Page 1 of 1

Anyone Seen Way Out West?

Posted: Thu Oct 21, 2021 3:26 pm
by Mountain
Has anyone else been watching these? A narrow gauge railway used for practical purposes on a smallholding in Ireland. No doubt you can all look it up for yourselves to follow the various goings on as things progress, but here is a link to one of their short films.

https://youtu.be/yxAyUcE4Tok

Re: Anyone Seen Way Out West?

Posted: Thu Oct 21, 2021 7:16 pm
by Free_at_last
Only saw Way Out West with Laurel and Hardy.

Re: Anyone Seen Way Out West?

Posted: Thu Oct 21, 2021 11:53 pm
by Ex-Pat
Quite fascinating - must investigate where it is.

Re: Anyone Seen Way Out West?

Posted: Fri Oct 22, 2021 9:12 am
by ChrisGreaves

At the 1m30s mark an interesting view of the coupling's lateral movements. It shows (me) how such a sharp (big lateral throw in a short time) could bring about derailments.
Consider where the wagons leading coupling loop was at 1m30s and where its trailing loop is at 1m37s, then "copy" this to the following wagon's couplings positions.

I thought the puppy was good, stealing coffee and all, but the donkey stole the show!

At 6m40s a comment on "it took a long time". I would like to have heard an estimate of (a) how long it took to effect the changes and (b) an estimate of how much time will be saved through non-derailments. Also embarrassment during a display.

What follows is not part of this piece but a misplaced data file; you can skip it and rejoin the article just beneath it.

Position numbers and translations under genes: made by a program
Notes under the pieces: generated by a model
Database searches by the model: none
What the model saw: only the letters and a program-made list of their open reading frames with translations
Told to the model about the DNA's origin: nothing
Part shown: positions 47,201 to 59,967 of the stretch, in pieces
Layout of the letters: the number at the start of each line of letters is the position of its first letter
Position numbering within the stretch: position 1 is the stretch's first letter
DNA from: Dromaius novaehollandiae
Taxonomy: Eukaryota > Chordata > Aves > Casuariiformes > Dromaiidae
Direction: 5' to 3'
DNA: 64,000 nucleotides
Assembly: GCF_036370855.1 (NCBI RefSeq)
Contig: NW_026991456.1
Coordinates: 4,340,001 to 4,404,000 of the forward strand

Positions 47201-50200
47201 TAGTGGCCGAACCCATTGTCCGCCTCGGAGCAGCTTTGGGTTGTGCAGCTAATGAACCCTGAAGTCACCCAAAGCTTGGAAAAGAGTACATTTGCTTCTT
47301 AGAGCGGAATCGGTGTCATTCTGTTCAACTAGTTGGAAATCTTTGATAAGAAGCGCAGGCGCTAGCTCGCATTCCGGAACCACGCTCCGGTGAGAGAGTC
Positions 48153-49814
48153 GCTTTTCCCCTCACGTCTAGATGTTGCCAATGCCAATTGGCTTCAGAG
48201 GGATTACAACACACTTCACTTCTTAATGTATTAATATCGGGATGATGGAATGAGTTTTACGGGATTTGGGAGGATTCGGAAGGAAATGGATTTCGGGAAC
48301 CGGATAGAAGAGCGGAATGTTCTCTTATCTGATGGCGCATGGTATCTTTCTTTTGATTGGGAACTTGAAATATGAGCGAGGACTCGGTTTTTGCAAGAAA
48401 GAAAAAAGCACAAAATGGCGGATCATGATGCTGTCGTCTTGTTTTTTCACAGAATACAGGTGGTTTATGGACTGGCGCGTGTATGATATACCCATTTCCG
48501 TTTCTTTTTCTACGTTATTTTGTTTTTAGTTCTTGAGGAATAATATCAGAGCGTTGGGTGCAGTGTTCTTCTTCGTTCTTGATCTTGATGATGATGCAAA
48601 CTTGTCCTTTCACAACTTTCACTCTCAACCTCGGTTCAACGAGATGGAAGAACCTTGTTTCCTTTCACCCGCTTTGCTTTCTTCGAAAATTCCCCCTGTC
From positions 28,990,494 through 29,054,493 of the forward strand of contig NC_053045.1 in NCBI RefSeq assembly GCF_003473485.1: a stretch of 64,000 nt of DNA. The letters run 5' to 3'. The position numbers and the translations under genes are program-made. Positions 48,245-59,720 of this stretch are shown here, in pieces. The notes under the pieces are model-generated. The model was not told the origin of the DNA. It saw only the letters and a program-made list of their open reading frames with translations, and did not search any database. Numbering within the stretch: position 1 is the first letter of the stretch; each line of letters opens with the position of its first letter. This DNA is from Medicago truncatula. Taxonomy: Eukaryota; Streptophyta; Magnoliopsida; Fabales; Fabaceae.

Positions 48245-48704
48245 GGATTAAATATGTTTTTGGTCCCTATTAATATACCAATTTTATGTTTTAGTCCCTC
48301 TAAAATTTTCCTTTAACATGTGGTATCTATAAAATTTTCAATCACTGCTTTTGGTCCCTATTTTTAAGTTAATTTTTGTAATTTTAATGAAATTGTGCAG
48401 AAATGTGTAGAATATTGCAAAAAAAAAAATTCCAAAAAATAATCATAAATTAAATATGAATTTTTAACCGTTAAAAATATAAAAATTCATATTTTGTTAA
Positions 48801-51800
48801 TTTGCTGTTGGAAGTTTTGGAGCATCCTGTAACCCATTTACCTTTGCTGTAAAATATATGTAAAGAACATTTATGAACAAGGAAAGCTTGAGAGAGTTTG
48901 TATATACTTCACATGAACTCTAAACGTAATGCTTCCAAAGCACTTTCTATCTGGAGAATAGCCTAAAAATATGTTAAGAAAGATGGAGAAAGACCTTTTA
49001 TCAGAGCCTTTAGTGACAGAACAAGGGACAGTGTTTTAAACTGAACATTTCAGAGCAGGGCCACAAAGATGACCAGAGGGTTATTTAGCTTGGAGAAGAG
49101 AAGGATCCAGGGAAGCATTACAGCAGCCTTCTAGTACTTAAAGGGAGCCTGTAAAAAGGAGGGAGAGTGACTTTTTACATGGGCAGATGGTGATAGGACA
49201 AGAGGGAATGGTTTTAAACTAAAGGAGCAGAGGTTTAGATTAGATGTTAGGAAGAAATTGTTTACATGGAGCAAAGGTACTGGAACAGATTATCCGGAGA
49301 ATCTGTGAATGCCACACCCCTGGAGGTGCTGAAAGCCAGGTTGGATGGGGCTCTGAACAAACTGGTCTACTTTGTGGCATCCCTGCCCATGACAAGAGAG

Cheers
Chris

Re: Anyone Seen Way Out West?

Posted: Fri Oct 22, 2021 4:43 pm
by Mountain
Ex-Pat wrote:Quite fascinating - must investigate where it is.


It is somewhere in the western shores of Southern Ireland.

Re: Anyone Seen Way Out West?

Posted: Fri Oct 22, 2021 8:05 pm
by Ex-Pat
That's what I gathered - I was in fact over in County Limerick last week walking part of the new Greenway which will eventually run from Limerick to Tralee. I just managed the Newcastle West to Barnagh section and return.

I just wonder how near I may have been to the subject "railway".

Edit: I see it is in West Cork, so I wasn't anywhere near it.

Re: Anyone Seen Way Out West?

Posted: Fri Oct 22, 2021 8:12 pm
by Bufferstop
What struck me was, first how hard they were making it for themselves trying to set out a switch on unmown grass, and second how much fun they were having!

Re: Anyone Seen Way Out West?

Posted: Fri Oct 22, 2021 11:07 pm
by Mountain
Bufferstop wrote:What struck me was, first how hard they were making it for themselves trying to set out a switch on unmown grass, and second how much fun they were having!


Their main Youtube channel shows the earlier builds and experiments. Worth looking at are their doughnut machine, their circular saw and their stationary diesel engine that powers a home made tree shredder... All interesting projects in themselves!

Re: Anyone Seen Way Out West?

Posted: Sat Oct 23, 2021 2:08 am
by Mountain
This is their first start to their railway.


https://youtu.be/NfSK_sKBhTg

Re: Anyone Seen Way Out West?

Posted: Tue Oct 26, 2021 9:16 pm
by ChrisGreaves
Mountain wrote:A narrow gauge railway used for practical purposes on a smallholding in Ireland.
It seems to me that one can get away with a single straight-line point blade providing that everything that travels it is
(a) relatively short wheelbase and
(b) two-axle (four-wheel) stock.
Such vehicles will jerk and wobble, but the transitions from line to point, and from point to line, need always and only be negotiated by a single axle.

There is probably a good geometric way of explaining this, but my tangible mind thinks of rolling just a single axle along the rails; with no wagon or loco being supported, the axle is just a straight-line segment rolling along.